Seoul (The Korea Herald/ANN) - Kimchi can contain traces of seafood, but it can be a crucial source of fibre. (Paul Kerry/The Korea Herald)
Vegetarian and without the time to prepare lunch or dinner? There are many tasty options that can be easily procured at typical Korean restaurants. Be sure to give each restaurant within reason at least one chance; the side dishes can make the difference between a tolerable snack and an enjoyable meal.
It will also help to know the popular Korean dishes that can be most easily vegan-ised. Most jjigae, or stew, is accessible. Sundubu Jjigae, which I've heard called "Korean comfort food¿, typically comes with clam (jogye), shrimp (seu), egg (kyeran), and sometimes meat (gogi), but those can often be removed. In any case tofu will be a primary protein source so it's a good dish to have, provided you can handle the mild spice.
Doenjang jjigae, a salty but not overpowering fermented soybean stew, often features clam - and almost always a variety of seafood in coastal towns - but you can get those taken out. Kimchi jjigae (kimchi stew) usually comes with meat and you can expect a fight to get it taken out, but with some patience you may get a meal.
Noodle dishes are also very vegetarian-friendly provided you can ignore that trace amounts of meat fat go into the noodles. If you can't you will need to buy special "cheshik¿ ramen at organic stores, if you can find it. Jjolmyeon, chewy ramen, is usually vegetarian but with a hard-boiled egg on top, and served with a decent handful of vegetables. Most ramen comes free of meat, only meat flavoring, and most udong comes with only a few fish cakes.
Other noodle dishes like naengmyeon (cold noodles) or makgugksu (wheat noodles) are typically void of meat and fish, and again feature the easily removable hard-boiled egg. Summer is a fine time to enjoy the mul (water or "in soup¿) variety of both; the broth is a subtle concoction of many things, including pear juice and vinegar, and if you want more kick you can add the mustard that is on your table.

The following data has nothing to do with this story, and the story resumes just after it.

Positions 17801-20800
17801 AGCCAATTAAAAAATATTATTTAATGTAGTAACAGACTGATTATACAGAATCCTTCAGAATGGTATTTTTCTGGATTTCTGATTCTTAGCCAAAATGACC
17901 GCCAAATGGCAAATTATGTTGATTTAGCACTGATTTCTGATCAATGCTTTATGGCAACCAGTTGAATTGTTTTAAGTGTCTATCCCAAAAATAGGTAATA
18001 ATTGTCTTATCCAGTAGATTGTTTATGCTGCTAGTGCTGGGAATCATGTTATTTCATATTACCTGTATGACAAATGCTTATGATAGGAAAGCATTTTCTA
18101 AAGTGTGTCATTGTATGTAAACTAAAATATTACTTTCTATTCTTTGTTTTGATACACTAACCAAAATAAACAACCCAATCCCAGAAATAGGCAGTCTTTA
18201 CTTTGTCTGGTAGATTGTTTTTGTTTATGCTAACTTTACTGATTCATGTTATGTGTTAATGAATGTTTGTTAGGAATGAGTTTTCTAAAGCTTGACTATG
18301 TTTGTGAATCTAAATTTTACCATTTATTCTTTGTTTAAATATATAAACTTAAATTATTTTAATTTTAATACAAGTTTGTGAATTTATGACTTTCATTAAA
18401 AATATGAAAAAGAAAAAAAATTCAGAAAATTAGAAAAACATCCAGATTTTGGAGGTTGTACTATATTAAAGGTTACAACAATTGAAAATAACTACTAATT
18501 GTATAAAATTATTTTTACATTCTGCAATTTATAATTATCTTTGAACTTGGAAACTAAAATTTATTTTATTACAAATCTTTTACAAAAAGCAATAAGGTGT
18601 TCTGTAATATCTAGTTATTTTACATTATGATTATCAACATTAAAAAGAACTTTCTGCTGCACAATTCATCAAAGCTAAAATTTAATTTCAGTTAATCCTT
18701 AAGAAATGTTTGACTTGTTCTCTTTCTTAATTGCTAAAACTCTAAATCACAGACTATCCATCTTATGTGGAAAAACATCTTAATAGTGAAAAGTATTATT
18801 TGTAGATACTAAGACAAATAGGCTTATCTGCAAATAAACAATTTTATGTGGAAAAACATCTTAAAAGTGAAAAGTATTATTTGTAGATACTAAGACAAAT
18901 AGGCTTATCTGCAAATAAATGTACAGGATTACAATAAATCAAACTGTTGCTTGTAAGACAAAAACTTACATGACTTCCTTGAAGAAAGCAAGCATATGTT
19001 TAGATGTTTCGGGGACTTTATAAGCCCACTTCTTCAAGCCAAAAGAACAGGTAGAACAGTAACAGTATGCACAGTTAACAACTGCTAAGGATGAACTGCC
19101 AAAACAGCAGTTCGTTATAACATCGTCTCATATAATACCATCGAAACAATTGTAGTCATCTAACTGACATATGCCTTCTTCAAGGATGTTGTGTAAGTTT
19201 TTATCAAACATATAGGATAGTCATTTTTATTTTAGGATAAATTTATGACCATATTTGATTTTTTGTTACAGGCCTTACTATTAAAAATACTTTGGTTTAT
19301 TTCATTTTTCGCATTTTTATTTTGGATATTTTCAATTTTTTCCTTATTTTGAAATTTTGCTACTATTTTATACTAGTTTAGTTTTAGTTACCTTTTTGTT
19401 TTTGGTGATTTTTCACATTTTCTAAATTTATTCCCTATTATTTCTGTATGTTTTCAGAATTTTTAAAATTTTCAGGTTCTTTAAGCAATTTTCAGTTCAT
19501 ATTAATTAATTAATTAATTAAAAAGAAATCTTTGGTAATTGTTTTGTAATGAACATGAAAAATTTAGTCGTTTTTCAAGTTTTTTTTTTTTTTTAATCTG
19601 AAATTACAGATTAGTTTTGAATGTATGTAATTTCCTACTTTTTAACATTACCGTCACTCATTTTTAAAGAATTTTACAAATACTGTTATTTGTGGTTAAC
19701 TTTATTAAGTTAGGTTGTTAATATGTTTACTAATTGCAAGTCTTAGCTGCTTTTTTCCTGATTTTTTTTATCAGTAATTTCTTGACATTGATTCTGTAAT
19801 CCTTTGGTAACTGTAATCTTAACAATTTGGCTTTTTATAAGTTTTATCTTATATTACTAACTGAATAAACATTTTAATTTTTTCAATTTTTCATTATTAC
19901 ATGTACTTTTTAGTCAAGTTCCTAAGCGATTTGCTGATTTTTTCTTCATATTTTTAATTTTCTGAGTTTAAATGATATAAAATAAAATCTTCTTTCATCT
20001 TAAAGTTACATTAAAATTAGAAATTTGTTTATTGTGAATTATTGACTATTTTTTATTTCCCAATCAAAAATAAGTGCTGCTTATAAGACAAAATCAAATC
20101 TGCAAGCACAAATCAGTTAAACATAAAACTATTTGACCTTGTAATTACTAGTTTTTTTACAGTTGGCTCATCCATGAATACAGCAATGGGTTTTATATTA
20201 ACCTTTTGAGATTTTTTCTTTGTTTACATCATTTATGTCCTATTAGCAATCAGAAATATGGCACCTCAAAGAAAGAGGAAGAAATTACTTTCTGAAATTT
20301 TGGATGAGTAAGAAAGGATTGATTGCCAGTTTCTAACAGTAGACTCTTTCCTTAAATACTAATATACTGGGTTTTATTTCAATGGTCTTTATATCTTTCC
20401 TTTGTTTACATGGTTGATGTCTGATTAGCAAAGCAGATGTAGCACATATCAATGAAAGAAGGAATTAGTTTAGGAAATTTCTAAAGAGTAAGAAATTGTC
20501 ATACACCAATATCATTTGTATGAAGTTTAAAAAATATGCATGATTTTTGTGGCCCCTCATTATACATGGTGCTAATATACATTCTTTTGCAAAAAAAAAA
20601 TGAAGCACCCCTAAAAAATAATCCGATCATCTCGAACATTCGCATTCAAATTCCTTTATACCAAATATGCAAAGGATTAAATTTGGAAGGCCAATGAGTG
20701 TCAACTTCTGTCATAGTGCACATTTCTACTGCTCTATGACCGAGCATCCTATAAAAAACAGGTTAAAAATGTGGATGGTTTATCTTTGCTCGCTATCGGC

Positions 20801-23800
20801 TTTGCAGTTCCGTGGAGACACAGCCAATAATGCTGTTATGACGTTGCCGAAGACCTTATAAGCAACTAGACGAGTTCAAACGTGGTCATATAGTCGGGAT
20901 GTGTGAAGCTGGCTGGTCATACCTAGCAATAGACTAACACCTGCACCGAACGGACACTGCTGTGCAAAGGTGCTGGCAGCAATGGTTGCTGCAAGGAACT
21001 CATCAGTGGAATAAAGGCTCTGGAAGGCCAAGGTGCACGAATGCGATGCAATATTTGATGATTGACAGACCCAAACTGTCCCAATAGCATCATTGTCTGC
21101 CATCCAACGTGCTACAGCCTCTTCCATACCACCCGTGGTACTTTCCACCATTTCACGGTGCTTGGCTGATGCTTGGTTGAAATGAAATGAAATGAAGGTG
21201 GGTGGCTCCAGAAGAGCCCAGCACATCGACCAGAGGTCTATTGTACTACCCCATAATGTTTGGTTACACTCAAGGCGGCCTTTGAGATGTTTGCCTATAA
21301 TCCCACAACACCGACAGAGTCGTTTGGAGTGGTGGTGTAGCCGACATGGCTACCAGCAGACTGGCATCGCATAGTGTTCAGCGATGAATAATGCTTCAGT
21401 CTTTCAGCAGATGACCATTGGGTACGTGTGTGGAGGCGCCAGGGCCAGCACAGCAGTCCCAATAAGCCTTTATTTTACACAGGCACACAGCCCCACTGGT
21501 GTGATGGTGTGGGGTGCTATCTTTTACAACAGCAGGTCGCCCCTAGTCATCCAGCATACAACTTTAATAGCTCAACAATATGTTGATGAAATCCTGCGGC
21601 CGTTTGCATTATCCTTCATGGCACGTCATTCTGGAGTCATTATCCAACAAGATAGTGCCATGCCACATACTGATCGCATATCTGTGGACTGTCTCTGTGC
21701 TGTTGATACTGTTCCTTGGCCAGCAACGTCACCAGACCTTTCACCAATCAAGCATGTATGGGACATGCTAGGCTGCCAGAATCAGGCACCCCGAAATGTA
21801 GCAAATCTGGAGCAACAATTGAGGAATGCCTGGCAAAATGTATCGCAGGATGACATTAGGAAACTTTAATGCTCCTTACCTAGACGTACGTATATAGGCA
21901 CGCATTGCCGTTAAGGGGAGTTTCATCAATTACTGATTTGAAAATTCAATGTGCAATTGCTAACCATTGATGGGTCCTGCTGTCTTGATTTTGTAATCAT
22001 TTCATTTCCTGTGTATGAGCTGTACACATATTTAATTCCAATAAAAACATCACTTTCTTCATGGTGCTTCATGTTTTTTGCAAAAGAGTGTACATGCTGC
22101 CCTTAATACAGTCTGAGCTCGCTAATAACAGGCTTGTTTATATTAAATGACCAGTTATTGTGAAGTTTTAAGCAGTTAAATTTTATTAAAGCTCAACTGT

Tteokbokki always uses some fish in the base paste, but if you don't mind that just say "odaeng ppego juseyo¿ to get the fish cake chunks taken out.
Ironically, bibimbap is one of the least vegetarian-friendly dishes. "Mixed rice?¿ No - mixed rice with a bunch of bits of meat and pieces of egg. The hot version served in a scorching earthenware bowl, dolsot bibimbap, is even worse - the egg is typically broken into the dish raw, spreading all over everything. "Gogi wa kyeran ppego juseyo¿ (take out the meat and egg, please) is your friendly phrase here.
Particularly avoid the famous jeonju bibimbap - the rice is cooked with cow bone marrow to make the famous texture. However if you do get it prepared correctly, bibimbap is a nice balanced meal, particularly if you get the "dolsot bibimbap.¿
Furthermore, dumplings are not on the vegetarian's side. "Kimchi¿ or "vegetable¿ mandu will always have trace amounts of meat, and generally the salesperson will tell you that there is no meat in them. They are pre-made and can't be altered. To date I have found two stores (one in Seoul and one in Busan) selling actual vegetarian mandu, and sometimes seen frozen vegetarian mandu in organic ("yuginong¿) grocers. The last time I ate pork was after biting into a dumpling that I had been assured was "meat-free.¿
Finally, we have to talk about kimchi. Outside temples it is almost never vegetarian. Some fish or seafood is usually used (though not needed) as a fermentation agent. Unless you're living in a temple, making it yourself, or allergic, it's best to accept that tiny bit of seafood. If you haven't realized by now, trust me, you need the fiber.
On that rather appetising note we finish this column. Next time we'll discuss how to get the ingredients you need from street markets (with some exceptions) so as to expand the culinary horizons, and after that we'll get to cooking.
Darren Bean! is a former prosecutor and lecturer in the department of Criminology at Chosun University. He can be reached at firstname.lastname@example.org. The exclamation point is part of his legal name.